Styles of Representationalism

Italian Renaissance art promoted an 'ideal' type of representationalism, as typified by the David sculptures of Donatello and Michelangelo. The human nude was seen as the highest form of creative expression, and figures were frequently painted and sculpted in idealized ways. There were very few 'ugly' faces or bodies on display in Renaissance Florence, Rome or Venice. Techniques of linear perspective were explored and documented.


Les Demoiselles D'Avignon (1907).
(Detail) by Picasso, illustrating his
move away from realism towards the
disjointed forms that would end in
Cubism.

However, this situation changed during the Mannerism period (c.1530-1600) beginning with Michelangelo's Sistine Chapel fresco "The Last Judgment". Figures became less idealized and more 'real', especially outside Italy, where non-idealistic oil painting dominated, notably in Holland where the realistic traditions of Jan Van Eyck (1390-1441) and Roger Van der Weyden (1399-1464) led to the incomparable school of Dutch Realism exemplified by the exquisite interiors of Jan Vermeer (1632-75). However, due to the power of the Church as well as the enduring influence of the Italian Renaissance - as expressed through the great European academies of art - it wasn't until the Industrial Revolution (c.1790-1850) that the Realism movement was born and painters began to represent the true reality of life instead of the idealized variety. (But see also the English School of figurative painting: 18th/19th century.) This affected painting methods as well as subject matter. For example, full expression was given to colour, as artists attempted to paint what they saw. Thus if a haystack appeared pink in the dying light, it was painted pink.

HISTORICAL DEVELOPMENT
For a list of important dates in the
evolution of painting/sculpture,
including movements, schools,
and famous artists, please see:
History of Art Timeline.

THE MOST VALUABLE VISUAL ART
For a list of the world's
top priced works of art and
record auction prices, see:
Top 10 Most Expensive Paintings
Top 20 Most Expensive Paintings

20th Century Representational Art

During the last 30 years of the 19th century, European representational painting was dominated by the free-flowing methods of Impressionism, whose members nevertheless attached the greatest importance to the traditional skills of drawing, colour and composition.

For example, the Impressionist Edgar Degas (1834-1917), who excelled at genre painting, was one of the finest draughtsmen in the history of art, while the Impressionist portrait artist John Singer Sargent (1856-1925) was a master of the "au premier coup" technique (one exact brushstroke, no reworking) and one of the great oil painters of modern times. However, the appearance of Van Gogh (1853-90) in the late 1880s signalled an important change.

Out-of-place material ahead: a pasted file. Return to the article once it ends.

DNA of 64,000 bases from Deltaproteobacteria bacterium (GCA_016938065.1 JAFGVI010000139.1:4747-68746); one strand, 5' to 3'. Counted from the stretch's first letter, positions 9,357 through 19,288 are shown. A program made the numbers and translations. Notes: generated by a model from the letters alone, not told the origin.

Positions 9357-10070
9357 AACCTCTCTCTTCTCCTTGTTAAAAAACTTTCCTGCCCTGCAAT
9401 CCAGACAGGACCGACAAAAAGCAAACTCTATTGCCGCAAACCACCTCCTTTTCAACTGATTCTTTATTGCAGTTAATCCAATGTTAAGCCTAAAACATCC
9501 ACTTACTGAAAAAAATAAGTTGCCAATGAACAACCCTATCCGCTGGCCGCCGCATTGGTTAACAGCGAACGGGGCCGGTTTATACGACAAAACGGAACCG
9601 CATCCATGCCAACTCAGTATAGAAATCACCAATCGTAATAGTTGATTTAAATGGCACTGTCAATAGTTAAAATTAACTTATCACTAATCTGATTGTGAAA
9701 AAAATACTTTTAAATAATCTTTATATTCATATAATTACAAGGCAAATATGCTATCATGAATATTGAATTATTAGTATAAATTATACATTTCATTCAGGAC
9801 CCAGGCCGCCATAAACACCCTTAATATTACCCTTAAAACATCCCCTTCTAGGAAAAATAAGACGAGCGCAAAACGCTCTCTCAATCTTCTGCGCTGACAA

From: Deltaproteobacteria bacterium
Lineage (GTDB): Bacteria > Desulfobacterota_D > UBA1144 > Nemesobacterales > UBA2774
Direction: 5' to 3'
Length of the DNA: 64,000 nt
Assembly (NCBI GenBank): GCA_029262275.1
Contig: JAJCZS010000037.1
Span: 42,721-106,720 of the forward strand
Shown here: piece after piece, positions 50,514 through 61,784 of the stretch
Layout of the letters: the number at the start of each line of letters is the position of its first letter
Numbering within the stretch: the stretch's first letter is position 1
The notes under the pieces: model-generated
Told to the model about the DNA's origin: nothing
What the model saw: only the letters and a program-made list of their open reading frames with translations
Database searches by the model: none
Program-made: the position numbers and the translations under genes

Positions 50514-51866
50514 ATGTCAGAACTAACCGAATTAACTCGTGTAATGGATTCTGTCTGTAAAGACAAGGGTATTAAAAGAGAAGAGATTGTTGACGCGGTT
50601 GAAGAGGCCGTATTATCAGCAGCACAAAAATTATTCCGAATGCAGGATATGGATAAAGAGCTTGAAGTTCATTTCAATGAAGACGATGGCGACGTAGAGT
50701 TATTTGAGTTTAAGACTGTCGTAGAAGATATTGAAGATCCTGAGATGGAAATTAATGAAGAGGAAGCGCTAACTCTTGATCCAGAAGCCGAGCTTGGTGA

Van Gogh's dramatic impasto brushwork and highly personalized paintings heralded the beginning of an Expressionist style which was subsequently developed by the Norwegian Edvard Munch (1863-1944) and notably by German groups such as Der Blaue Reiter, Die Brucke, Die Neue Sachlichkeit and by artists like Wassily Kandinsky (1844-1944), Paul Klee (1879-1940), Ernst Ludwig Kirchner (1880-1938), Otto Dix (1891-1969), Alexei von Jawlensky (1864-1941), Egon Schiele (1890-1918), Oskar Kokoschka (1886-1980) and Max Beckmann (1884-1950). Although early Expressionism still adhered (largely) to a representational approach, it rejected academic traditions, preferring instead a more subjective approach to art. In time, this led to a weakening of traditional painterly methods, which - in conjunction with political events during the early 20th century - led to the growth of abstract art and the rise of post-Modernism. As a result, by the 1940s, the art world (by then centred in New York) was witnessing the dominance of form over substance. See also Representational Painting in Ireland.

 

Picasso, Cubism and The Appeal of Abstraction

In addition to the rise of German Expressionism and its underlying subjectivism, true-to-life painting was coming under pressure from other artists who were dissatisfied with its old-fashioned image and its lack of intellectual possibilities. Unfortunately, in their attempt to 'reinterpret' and 'modernize' art, these artists effectively threw out the baby with the bath-water, a phenomenon which is perhaps illustrated by the work of the Spanish artist Pablo Picasso (1881-73) who excelled in both representational and non-representational art. (Note: For an explanation of modern works by artists like Picasso, please see: Analysis of Modern Paintings: 1800-2000.)